Melanie Verveer, a longtime Hillary Clinton confidante, was in regular contact with Clinton Foundation officials during her four years at the State Department, according to dozens of emails.

The emails show the close, friendly relations between State Department and Clinton Foundation officials, providing a level of access that other groups undoubtedly wished they had with the administration.

Clinton’s campaign denies Trump’s accusations and insists there is nothing improper with the State Department’s relationship with the Clinton Foundation.

“Once again this right-wing organization that has been going after the Clintons since the 1990s is distorting facts to make utterly false attacks,” Clinton spokesman Josh Schwerin said in a statement. “No matter how this group tries to mischaracterize these documents, the fact remains that Hillary Clinton never took action as Secretary of State because of donations to the Clinton Foundation.”

But recently released WikiLeaks emails show Clinton was set to attend a Clinton Global Initiative fundraiser in Morocco in exchange for a $12 million contribution from the Moroccan king after she stepped down as Secretary of State.

“No matter what happens, she will be in Morocco hosting CGI on May 5-7, 2015,” said Clinton adviser Huma Abedin in an email. “Her presence was a condition for the Moroccans to proceed so there is no going back on this.”

Trump charged the Moroccan example as another instance of the Clinton Foundation operating a “pay-to-play” scheme.

“Now from WikiLeaks, we just learned she tried to get $12 million from the king of Morocco for an appearance,” Trump said. “More pay for play.”

7. Clinton’s campaign manager owns 77,000 shares of Russian uranium stock

This is not true, but the Clinton Foundation does have ties to a Russian uranium company. A Russian takeover of a Canadian uranium company, Uranium One, was approved by the State Department, and executives from that company donated millions to the Clinton Foundation during its transition to Russian ownership.

The donations are legal, but raise questions over conflicts of interest.

“To suggest the State Department, under then-Secretary Clinton, exerted undue influence in the U.S. government’s review of the sale of Uranium One is utterly baseless,” said Clinton spokesman Brian Fallon.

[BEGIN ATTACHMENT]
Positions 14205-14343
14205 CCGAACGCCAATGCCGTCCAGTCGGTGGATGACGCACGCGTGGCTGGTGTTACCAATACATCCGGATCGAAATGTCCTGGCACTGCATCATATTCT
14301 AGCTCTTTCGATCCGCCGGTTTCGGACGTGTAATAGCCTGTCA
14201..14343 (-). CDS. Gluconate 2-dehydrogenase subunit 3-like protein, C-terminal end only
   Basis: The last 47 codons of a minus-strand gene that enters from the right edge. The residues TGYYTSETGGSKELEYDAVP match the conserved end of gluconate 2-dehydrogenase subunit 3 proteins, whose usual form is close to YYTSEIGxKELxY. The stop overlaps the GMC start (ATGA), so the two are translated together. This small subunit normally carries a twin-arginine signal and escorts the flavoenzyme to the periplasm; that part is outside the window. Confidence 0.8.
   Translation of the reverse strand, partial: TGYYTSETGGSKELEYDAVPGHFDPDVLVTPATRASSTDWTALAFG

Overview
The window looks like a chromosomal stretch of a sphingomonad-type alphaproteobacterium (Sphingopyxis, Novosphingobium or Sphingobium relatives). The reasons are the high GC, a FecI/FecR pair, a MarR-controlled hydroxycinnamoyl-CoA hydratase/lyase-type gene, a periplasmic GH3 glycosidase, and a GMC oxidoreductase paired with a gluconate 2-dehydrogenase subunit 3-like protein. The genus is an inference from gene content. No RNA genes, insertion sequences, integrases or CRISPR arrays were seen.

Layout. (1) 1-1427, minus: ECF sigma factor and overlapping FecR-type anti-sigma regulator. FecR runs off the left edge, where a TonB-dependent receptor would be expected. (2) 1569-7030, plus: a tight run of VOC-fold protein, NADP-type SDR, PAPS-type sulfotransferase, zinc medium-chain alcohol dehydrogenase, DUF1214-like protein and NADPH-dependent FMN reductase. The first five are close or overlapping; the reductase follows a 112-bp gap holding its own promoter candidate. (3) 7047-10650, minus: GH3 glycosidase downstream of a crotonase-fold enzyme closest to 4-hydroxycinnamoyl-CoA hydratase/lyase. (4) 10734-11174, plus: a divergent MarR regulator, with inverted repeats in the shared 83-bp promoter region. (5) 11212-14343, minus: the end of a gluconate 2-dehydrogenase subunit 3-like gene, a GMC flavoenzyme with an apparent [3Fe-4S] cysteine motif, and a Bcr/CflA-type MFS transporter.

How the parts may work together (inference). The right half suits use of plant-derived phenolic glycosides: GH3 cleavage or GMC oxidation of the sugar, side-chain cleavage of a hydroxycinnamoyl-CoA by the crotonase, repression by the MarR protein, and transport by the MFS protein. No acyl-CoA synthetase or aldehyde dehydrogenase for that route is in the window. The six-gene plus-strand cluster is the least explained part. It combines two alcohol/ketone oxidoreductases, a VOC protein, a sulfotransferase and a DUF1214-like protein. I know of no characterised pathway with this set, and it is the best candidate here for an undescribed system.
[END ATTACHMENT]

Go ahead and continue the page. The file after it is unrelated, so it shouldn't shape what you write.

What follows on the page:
But new WikiLeaks emails show Clinton campaign chief John Podesta opened doors for an alternative energy firm whose investors include a Vladimir Putin-supported Russian company.

Podesta never sat on a Russian company advisory board or owned Russian uranium stock, but did sit on the board of directors for an American company that attracted a Russian state fund as an investor.

8. Clinton personally profited from money sent to the Haitian earthquake victims

There is no evidence that Clinton personally profited in the wake of the 2010 Haiti earthquake. But Trump surrogate Michael Cohen alleged Clinton took in millions for a hospital in Haiti that was never built.

“Hillary Clinton … took in hundreds of millions of dollars for a hospital in Haiti that went to the Clinton Foundation, that was never built — that was years ago,” Cohen said this summer. “Where is that money?”

The Clintons were roundly criticized for not doing enough in Haiti after the earthquake. A group of activists protested outside the Clinton Foundation headquarters in New York. But there is no evidence that Clinton raised hundreds of millions of dollars for a Haitian hospital that was never built.

A hospital in Port-au-Prince was delayed, and the commission that oversaw the project was co-chaired by Bill Clinton.

It’s a fair question to ask about Bill Clinton’s leadership and management of taxpayer money in the wake of the Haiti earthquake, but there is no evidence the Clinton Foundation promised to build a hospital and didn’t deliver, and there certainly isn’t any evidence that Hillary Clinton personally profited from money earmarked for disaster victims in Haiti.

9. Clinton wants to take away our Second Amendment rights

Clinton does not want to abolish the Second Amendment, but she said a 2008 Supreme Court case that struck down the Washington D.C. handgun ban was wrongly decided. The case was seen as a major victory for gun owners.

“Clinton believes (D.C. v.) Heller was wrongly decided in that cities and states should have the power to craft common sense laws to keep their residents safe, like safe storage laws to prevent toddlers from accessing guns,” said Clinton adviser Maya Harris in a statement.

She also said “The Supreme Court was wrong on the Second Amendment,” in a leaked recording from a New York City fundraiser, but has never publicly indicated a desire to abolish the Second Amendment.

The NRA and gun advocates say Trump’s claim that Clinton wants to abolish the Second Amendment is legitimate because of her willingness to implement a gun buyback program and disagreement with the Supreme Court.

But Clinton has reaffirmed her desire to keep the Second Amendment multiple times on the campaign trail.

Alex Daugherty: 202-383-6049, @alextdaugherty